Archival History – Middle Ages

  • Caitlin Lindsay University of British Columbia
Keywords: history, archivists,

Abstract

This annotated bibliography examines sources which give insight into the history of archives and recordkeeping during the Middle Ages. Because the history of archives is Eurocentric, this bibliography attempts to include archival perspectives outside of Europe, and aims to examine a number of different archival repositories. The bibliography touches on ecclesiastical archives, civic archives, university archives and private archives. Within the sources, themes of power and the importance of social memory are investigated, and organizational change within a variety of different archives is examined.

Author Biography

Caitlin Lindsay, University of British Columbia
Caitlin Lindsay is a second-year student completing her Master's degree (a Dual Masters of Library and Information Studies and a Masters of Archival Studies) at UBC. She is interested in social justice in archives and libraries, accessibility of information, and digitization.

References

Brown, W. (2002). When documents are destroyed or lost: lay people and archives in the early Middle Ages. Early Medieval Europe 11(4), pp. 337-366.

Clanchy, M. T. (2013). "The Preservation and Use of Documents." (Third ed.), From Memory to Written Record: England 1066-1307. (pp. 147-79). West Sussex: Wiley-Blackwell.

Clanchy, M.T. (Winter 1980/81). “’Tenacious Letters’: Archives and Memory in the Middle Ages." Archivaria 11, pp. 115-125.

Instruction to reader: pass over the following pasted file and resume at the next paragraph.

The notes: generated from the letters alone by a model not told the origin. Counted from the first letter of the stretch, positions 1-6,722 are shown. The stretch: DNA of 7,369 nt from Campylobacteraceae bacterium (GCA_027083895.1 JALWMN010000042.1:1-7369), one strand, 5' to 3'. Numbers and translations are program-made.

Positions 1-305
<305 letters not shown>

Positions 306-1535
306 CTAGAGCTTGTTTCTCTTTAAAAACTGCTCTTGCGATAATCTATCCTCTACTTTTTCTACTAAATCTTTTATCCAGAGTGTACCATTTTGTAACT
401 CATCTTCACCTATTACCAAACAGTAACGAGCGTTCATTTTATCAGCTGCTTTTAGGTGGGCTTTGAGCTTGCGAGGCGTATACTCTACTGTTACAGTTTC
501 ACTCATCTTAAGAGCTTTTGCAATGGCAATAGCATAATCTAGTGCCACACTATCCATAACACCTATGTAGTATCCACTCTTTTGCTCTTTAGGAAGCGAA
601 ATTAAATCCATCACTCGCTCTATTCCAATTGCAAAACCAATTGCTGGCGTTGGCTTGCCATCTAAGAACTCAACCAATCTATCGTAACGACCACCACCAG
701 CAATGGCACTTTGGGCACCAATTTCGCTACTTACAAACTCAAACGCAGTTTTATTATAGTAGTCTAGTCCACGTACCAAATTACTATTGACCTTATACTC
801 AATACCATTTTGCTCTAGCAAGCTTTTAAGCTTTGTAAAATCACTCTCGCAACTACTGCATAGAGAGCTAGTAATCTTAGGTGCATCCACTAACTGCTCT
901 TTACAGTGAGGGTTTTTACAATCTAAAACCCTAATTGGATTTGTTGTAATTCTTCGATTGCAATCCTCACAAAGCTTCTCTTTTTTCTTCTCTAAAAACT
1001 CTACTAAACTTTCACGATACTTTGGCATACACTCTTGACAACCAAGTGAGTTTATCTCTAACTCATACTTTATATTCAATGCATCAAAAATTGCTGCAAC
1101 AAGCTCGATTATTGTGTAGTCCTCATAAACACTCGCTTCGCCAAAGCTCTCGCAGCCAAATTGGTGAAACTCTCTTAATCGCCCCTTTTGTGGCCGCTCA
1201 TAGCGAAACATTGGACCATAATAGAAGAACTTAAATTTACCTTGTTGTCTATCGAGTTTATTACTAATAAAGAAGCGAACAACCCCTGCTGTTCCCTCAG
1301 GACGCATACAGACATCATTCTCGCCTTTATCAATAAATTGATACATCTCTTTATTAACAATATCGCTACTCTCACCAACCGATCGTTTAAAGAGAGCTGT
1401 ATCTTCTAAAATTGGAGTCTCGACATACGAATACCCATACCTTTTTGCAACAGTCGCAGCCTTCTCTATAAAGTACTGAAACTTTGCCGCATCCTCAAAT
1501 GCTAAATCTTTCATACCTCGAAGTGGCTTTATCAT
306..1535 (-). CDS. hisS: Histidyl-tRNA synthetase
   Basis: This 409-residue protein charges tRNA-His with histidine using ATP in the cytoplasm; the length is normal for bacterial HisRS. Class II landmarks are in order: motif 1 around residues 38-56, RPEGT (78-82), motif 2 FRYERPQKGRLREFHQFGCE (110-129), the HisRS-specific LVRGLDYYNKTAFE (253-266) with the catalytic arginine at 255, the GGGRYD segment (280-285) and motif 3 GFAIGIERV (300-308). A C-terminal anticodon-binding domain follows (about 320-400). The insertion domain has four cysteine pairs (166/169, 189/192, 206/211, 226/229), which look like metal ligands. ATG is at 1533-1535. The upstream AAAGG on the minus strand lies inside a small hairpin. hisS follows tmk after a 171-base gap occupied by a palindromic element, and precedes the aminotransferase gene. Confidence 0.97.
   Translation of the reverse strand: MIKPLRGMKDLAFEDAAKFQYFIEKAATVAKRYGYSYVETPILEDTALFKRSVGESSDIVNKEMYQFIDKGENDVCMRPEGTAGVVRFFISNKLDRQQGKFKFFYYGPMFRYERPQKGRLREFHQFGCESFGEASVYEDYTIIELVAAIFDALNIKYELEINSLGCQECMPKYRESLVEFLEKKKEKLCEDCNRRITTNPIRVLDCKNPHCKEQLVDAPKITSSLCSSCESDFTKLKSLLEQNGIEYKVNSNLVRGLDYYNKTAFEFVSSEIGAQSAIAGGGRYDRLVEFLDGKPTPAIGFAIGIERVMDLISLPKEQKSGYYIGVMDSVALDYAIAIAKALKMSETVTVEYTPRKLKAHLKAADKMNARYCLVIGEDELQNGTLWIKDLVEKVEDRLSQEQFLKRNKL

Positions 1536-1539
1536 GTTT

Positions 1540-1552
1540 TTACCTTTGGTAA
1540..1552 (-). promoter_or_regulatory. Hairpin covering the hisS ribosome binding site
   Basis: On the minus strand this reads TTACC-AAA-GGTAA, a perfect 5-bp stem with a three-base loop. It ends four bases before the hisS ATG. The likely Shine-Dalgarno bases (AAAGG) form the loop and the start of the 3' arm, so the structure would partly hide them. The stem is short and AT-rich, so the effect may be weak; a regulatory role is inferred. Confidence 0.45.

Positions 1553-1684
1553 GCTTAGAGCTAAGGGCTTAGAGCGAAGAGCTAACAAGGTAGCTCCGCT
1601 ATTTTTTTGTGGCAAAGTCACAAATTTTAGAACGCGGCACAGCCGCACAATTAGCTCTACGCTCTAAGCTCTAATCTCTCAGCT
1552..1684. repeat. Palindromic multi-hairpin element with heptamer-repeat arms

Douglas, J. (2009). “’Kepe wysly youre wrytyngys’: Margaret Paston’s Fifteenth-Century Letters.” Libraries & The Cultural Records 44(1), pp 29-49.

Duchein, M. (Winter 1992). “The History of European Archives and the Development of the Archival Profession in Europe.” American Archivist 55, pp. 14-25.

Duranti, L. (Fall 1994). “Medieval Universities and Archives.” Archivaria 38, pp. 37-44.

Head, R. (2016). “Configuring European Archives: Spaces, Materials and Practices in the Differentiation of Repositories from the Late Middle Ages to 1700”. European History Quarterly 46(3), pp. 498–518.

Ketelaar, E. (September 2010). “Records out and archives in: early modern cities as creators of records and as communities of archives.” Archival Science 10(3), pp. 201-210.

Lee, K. R. (2010). “The Role of Buddhist Monks in the Development of Archives in the Korean Middle Ages.” The American Archivist 73, pp. 61-81.

McCrank, L. J. (1993). “Documenting Reconquest and Reform: The Growth of Archives in the Medieval Crown of Aragon.” The American Archivist 56, pp. 256-318.

Posner, E. (1972). “Archives in Medieval Islam.” The American Archivist 35, pp. 291-316.

Sherwood, J. (2012). “The Inquisitor as Archivist, or Surprise, Fear, and Ruthless Efficiency in the Archives.” The American Archivist 75, pp. 56-80.

Teuscher, S. (September 2010). “Document collections, mobilized regulations, and the making of customary law at the end of the Middle Ages.” Archival Science 10(3), pp. 211-229.

Published
2017-07-31
Section
Annotated Bibliography